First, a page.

BE IT FURTHER RESOLVED, that this resolution be made a permanent record on the minutes of the Session of the First Presbyterian Church, Kosciusko, Mississippi, and that a copy be sent to the Presbytery of the Mississippi Valley so that Thomas Edward Lacey might be memorialized at the June 6, 1995 meeting of the Presbytery, and that a copy be presented to his family.
Adopted by the Session, May 14, 1995.

Words to Live By:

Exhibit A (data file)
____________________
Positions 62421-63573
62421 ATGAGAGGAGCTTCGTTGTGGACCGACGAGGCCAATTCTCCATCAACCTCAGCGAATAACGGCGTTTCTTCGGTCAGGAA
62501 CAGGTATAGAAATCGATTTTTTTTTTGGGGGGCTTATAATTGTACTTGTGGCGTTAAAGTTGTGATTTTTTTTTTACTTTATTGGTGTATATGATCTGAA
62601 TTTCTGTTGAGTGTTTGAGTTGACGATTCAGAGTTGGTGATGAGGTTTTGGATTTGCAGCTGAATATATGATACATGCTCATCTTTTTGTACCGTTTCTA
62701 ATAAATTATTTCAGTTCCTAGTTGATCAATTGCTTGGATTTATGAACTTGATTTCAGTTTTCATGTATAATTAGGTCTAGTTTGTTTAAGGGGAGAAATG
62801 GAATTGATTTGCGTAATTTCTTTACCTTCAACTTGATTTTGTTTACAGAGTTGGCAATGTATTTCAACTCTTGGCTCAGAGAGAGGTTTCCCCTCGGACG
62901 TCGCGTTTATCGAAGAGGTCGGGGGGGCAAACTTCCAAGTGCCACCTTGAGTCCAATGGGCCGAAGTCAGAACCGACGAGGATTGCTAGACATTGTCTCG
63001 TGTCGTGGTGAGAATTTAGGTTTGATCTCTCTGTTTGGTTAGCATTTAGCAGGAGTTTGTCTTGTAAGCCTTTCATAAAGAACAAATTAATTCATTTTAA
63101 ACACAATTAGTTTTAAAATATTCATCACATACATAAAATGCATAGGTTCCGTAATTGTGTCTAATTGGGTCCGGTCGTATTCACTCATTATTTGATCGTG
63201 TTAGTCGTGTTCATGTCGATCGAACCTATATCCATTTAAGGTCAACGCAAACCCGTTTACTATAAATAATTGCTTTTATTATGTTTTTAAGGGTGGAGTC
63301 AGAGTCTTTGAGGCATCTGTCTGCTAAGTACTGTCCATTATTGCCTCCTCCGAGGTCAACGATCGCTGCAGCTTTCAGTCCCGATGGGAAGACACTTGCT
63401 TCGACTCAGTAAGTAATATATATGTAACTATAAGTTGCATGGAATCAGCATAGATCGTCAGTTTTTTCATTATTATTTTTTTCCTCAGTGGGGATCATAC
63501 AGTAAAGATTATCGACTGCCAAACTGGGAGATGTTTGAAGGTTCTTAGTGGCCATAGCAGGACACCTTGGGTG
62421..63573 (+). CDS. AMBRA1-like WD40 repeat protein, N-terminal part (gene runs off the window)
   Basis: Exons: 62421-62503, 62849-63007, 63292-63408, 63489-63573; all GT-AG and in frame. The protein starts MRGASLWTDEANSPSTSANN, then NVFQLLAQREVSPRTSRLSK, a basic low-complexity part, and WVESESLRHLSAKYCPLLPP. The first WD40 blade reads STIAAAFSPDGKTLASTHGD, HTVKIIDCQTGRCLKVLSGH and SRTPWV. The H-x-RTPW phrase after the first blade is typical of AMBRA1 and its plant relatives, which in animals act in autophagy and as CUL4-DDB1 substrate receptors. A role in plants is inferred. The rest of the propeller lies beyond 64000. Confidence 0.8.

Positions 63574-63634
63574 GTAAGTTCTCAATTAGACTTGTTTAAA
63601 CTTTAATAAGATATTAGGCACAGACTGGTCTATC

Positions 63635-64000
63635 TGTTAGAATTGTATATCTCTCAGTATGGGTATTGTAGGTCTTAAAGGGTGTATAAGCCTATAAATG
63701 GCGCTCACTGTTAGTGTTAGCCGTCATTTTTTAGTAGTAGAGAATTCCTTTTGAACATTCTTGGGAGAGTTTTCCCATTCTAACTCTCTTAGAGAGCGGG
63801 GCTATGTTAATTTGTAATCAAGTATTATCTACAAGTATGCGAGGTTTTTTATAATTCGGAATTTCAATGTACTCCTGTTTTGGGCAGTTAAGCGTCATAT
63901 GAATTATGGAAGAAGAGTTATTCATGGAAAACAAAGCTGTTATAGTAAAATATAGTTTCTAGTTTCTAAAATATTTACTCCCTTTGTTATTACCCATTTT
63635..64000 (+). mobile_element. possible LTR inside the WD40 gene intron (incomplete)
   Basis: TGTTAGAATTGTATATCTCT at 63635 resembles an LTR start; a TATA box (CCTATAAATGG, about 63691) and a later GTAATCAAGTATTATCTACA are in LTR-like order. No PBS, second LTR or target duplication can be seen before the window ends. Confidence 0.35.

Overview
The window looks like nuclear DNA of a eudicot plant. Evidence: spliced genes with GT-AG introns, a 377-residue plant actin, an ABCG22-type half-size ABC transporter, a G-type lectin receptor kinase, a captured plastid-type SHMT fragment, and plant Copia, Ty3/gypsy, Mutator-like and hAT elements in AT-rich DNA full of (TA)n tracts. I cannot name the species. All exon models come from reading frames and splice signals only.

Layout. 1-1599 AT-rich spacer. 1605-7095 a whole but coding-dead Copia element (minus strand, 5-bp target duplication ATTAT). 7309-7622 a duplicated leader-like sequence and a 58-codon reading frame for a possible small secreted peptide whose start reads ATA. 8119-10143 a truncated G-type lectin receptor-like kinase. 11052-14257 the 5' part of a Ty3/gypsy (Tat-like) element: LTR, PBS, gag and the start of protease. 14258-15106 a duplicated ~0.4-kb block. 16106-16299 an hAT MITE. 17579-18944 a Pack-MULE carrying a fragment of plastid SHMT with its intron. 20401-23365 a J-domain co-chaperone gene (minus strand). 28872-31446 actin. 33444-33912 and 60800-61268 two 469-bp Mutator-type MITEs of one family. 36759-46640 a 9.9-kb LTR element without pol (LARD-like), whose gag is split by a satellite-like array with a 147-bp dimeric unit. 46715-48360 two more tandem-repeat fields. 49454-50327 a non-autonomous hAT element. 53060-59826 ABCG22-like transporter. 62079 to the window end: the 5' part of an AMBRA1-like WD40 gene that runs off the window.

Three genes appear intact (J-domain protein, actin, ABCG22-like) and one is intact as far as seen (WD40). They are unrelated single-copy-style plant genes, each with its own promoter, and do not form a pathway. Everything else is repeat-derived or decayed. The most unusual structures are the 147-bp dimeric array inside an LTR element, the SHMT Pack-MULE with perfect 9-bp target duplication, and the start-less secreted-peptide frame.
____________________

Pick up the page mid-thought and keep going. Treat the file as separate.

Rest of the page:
Psalm 116:15 declares, “Precious in the sight of the Lord is the death of his saints.” Have you ever wondered at this truth? For one, it must be a sure truth, because what awaits us, in Christ, is so far above what we have known in this life that it cannot compare. It is a deep truth and one worth pondering. Matthew Henry comments: “God has a people, even in this world, that are his saints, his merciful ones, or men of mercy, that have received mercy from him and show mercy for his sake. The saints of God are mortal and dying; nay, there are those that desire their death, and labour all they can to hasten it, and sometimes prevail to be the death of them; but it is precious in the sight of the Lord; their life is so (2 Ki. 1:13 ); their blood is so, Ps. 72:14 . God often wonderfully prevents the death of his saints when there is but a step between them and it; he takes special care about their death, to order it for the best in all the circumstances of it;”